A high of November 10 at 83.42 acts as an immediate resistance level for the pair. A decisive break above 83.42 will see a rally to a psychological round figure at 84.00. On the flip side, the initial contention level will emerge near a resistance-turned-support level at 83.30. A key support level is seen at 83.00, representing the confluence of a low from October 24 and a round mark. The additional downside filter to watch is a low of September 12 at 82.82.
US Dollar price in the last 7 days
The table below shows the percentage change of US Dollar (USD) against listed major currencies in the last 7 days. US Dollar was the strongest against the Australian Dollar.
The heat map shows percentage changes of major currencies against each other. The base currency is picked from the left column, while the quote currency is picked from the top row. For example, if you pick the Euro from the left column and move along the horizontal line to the Japanese Yen, the percentage change displayed in the box will represent EUR (base)/JPY (quote).
Indian Rupee FAQs
The Indian Rupee (INR) is one of the most sensitive currencies to external factors. The price of Crude Oil (the country is highly dependent on imported Oil), the value of the US Dollar – most trade is conducted in USD – and the level of foreign investment, are all influential. Direct intervention by the Reserve Bank of India (RBI) in FX markets to keep the exchange rate stable, as well as the level of interest rates set by the RBI, are further major influencing factors on the Rupee.
The Reserve Bank of India (RBI) actively intervenes in forex markets to maintain a stable exchange rate, to help facilitate trade. In addition, the RBI tries to maintain the inflation rate at its 4% target by adjusting interest rates. Higher interest rates usually strengthen the Rupee. This is due to the role of the ‘carry trade’ in which investors borrow in countries with lower interest rates so as to place their money in countries’ offering relatively higher interest rates and profit from the difference.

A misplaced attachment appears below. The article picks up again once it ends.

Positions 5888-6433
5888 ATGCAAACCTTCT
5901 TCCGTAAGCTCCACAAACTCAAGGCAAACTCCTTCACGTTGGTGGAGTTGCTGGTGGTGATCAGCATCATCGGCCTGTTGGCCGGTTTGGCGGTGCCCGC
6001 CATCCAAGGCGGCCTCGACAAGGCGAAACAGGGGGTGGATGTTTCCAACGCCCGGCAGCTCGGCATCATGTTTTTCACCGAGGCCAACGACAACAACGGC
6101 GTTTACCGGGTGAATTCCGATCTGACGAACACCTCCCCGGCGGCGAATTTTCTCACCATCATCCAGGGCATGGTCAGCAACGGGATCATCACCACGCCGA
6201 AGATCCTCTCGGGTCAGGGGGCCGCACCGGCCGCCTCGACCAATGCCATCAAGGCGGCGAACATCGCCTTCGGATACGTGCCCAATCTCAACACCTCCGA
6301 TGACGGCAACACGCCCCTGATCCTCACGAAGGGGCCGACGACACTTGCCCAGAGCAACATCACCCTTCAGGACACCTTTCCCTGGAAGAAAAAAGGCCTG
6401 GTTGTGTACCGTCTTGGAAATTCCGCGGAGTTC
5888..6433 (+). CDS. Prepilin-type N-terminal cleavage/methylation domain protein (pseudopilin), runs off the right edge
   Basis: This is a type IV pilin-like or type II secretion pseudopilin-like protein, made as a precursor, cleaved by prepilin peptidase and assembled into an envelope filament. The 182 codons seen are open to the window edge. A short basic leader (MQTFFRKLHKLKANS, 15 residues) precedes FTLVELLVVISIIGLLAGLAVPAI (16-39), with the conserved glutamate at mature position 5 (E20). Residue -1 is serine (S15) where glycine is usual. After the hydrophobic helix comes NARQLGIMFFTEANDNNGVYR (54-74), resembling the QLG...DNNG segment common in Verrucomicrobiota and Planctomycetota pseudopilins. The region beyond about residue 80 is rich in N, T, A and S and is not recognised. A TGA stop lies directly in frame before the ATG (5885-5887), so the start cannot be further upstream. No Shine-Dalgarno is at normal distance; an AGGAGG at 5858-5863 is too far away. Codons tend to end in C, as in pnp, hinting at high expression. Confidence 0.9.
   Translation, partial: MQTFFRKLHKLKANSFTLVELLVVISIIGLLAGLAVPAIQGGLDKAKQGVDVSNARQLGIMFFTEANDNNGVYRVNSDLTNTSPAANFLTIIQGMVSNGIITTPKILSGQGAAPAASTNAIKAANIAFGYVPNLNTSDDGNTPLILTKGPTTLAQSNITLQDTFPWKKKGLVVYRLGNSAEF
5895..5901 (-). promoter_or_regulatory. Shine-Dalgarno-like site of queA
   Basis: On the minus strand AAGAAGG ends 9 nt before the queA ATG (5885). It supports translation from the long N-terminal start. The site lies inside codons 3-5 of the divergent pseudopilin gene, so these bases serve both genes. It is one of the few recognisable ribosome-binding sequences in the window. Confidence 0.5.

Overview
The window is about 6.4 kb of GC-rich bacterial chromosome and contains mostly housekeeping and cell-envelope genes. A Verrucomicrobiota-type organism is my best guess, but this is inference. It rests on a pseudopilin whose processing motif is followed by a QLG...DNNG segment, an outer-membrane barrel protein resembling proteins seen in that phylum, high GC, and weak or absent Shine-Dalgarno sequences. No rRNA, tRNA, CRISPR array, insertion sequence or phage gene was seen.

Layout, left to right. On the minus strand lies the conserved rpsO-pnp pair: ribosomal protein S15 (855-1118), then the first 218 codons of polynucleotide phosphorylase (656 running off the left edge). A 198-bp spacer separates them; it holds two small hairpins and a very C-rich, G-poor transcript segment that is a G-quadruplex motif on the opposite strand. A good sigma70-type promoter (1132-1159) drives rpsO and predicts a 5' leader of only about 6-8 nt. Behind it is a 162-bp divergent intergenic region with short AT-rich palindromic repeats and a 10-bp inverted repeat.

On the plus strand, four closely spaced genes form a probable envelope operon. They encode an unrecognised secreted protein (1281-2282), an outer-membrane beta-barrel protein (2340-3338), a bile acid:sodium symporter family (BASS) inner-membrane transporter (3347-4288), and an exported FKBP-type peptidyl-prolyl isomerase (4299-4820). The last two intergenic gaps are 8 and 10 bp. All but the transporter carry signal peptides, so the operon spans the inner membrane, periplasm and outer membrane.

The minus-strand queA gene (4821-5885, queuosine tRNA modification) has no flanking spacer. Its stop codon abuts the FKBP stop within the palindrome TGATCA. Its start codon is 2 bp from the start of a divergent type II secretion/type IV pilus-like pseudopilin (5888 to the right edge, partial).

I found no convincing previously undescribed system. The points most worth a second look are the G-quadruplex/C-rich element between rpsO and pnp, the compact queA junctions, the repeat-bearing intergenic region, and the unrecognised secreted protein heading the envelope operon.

Macroeconomic factors that influence the value of the Rupee include inflation, interest rates, the economic growth rate (GDP), the balance of trade, and inflows from foreign investment. A higher growth rate can lead to more overseas investment, pushing up demand for the Rupee. A less negative balance of trade will eventually lead to a stronger Rupee. Higher interest rates, especially real rates (interest rates less inflation) are also positive for the Rupee. A risk-on environment can lead to greater inflows of Foreign Direct and Indirect Investment (FDI and FII), which also benefit the Rupee.
Higher inflation, particularly, if it is comparatively higher than India’s peers, is generally negative for the currency as it reflects devaluation through oversupply. Inflation also increases the cost of exports, leading to more Rupees being sold to purchase foreign imports, which is Rupee-negative. At the same time, higher inflation usually leads to the Reserve Bank of India (RBI) raising interest rates and this can be positive for the Rupee, due to increased demand from international investors. The opposite effect is true of lower inflation.